Artificial Intelligence

How does AI learn?

07. April 2022

The topic of machine learning is suddenly on everyone’s lips. But how does Artificial Intelligence (AI) get trained? How does it learn to distinguish between common formats? What can go wrong in the process, and what can be done to prevent bias? Answers to these questions come courtesy of Thora Markert, AI expert at TÜViT.

What are artificial neural networks?

Thora Markert: Whenever we humans learn something, it changes the structure of our brain: Particular connections between the nerve cells and regions of the brain become more active. Artificial neural networks mimic this brain structure and its synapses. These networks consist of neurons – also known as nodes – which are connected edgewise with each other. During the learning process, the weighting of these edges changes, serving to define how the connected neurons will later respond to learned patterns. By the end of the training, all weights have been fully adjusted and the learning process is complete: the “learning content” has been fully assimilated. Although the concept of artificial neural networks was first devised back in the 1940s, it took more recent advances in computer technology to pave the way to ever more complex networks: in the deep neural network, many thousands of neurons are connected like links in a chain. Deep learning puts artificial intelligence in the position to recognise patterns in complex data.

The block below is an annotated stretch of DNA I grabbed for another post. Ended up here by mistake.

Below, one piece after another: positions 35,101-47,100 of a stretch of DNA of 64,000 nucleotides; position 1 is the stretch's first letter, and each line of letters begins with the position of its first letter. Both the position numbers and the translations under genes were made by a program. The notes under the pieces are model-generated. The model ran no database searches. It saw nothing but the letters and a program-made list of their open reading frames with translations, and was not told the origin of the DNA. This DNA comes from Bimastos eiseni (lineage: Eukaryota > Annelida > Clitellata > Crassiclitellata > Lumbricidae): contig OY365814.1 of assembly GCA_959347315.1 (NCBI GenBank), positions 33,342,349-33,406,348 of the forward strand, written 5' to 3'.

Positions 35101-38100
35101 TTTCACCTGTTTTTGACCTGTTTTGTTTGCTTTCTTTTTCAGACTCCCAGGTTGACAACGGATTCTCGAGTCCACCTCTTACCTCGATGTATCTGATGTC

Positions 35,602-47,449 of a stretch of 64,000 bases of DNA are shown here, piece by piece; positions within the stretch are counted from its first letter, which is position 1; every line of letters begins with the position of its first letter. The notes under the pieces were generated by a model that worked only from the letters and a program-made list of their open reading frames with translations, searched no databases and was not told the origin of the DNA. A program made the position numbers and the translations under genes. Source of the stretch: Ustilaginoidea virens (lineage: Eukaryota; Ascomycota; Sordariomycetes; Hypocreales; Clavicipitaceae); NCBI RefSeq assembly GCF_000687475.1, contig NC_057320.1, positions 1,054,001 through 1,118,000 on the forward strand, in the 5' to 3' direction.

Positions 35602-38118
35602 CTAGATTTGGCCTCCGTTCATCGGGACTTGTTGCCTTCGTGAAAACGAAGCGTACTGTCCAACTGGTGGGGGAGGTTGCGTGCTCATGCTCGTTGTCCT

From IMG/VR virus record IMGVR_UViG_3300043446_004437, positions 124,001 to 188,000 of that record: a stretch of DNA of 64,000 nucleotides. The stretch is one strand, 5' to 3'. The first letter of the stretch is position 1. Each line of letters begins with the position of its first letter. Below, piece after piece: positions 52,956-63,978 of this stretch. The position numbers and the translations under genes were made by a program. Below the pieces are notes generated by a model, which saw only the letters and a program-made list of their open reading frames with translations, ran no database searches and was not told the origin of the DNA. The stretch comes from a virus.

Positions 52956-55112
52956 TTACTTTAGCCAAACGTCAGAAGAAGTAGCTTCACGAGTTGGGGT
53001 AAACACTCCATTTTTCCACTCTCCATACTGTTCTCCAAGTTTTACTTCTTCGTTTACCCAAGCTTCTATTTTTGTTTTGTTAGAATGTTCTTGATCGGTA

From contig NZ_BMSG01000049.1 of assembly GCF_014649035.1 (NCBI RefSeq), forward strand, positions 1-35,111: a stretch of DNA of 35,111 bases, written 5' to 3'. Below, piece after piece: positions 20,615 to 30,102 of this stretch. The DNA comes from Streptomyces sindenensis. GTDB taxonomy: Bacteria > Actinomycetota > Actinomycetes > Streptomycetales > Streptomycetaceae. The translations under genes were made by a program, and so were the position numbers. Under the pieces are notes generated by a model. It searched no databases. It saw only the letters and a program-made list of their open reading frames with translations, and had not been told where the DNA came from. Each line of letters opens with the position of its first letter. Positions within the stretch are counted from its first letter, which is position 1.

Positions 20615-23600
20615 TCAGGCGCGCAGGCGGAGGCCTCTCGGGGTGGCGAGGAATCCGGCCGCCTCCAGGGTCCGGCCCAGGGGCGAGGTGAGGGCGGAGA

What is supervised learning?

Supervised learning is the most common form of machine learning and is in most cases based on neural networks. When training AI, it is supported by what is known as “ground truth”. This means that the training data are known and labelled. So, if you want to teach AI to recognise and distinguish between cats and dogs, you feed it with a large number of labelled example images. Just as you show a small child dogs and cats until it can recognise these animals independently. During the learning phase, the AI system attempts to derive patterns and rules from these data. In the next stage, its “learning status” is reviewed: if it mistakes a dog for a cat, the weights between the neurons in the neural network are adjusted to minimise the error. Typical applications for supervised learning are image recognition, speech recognition, facial recognition and prediction models which are used, for instance, to forecast the spread of coronavirus.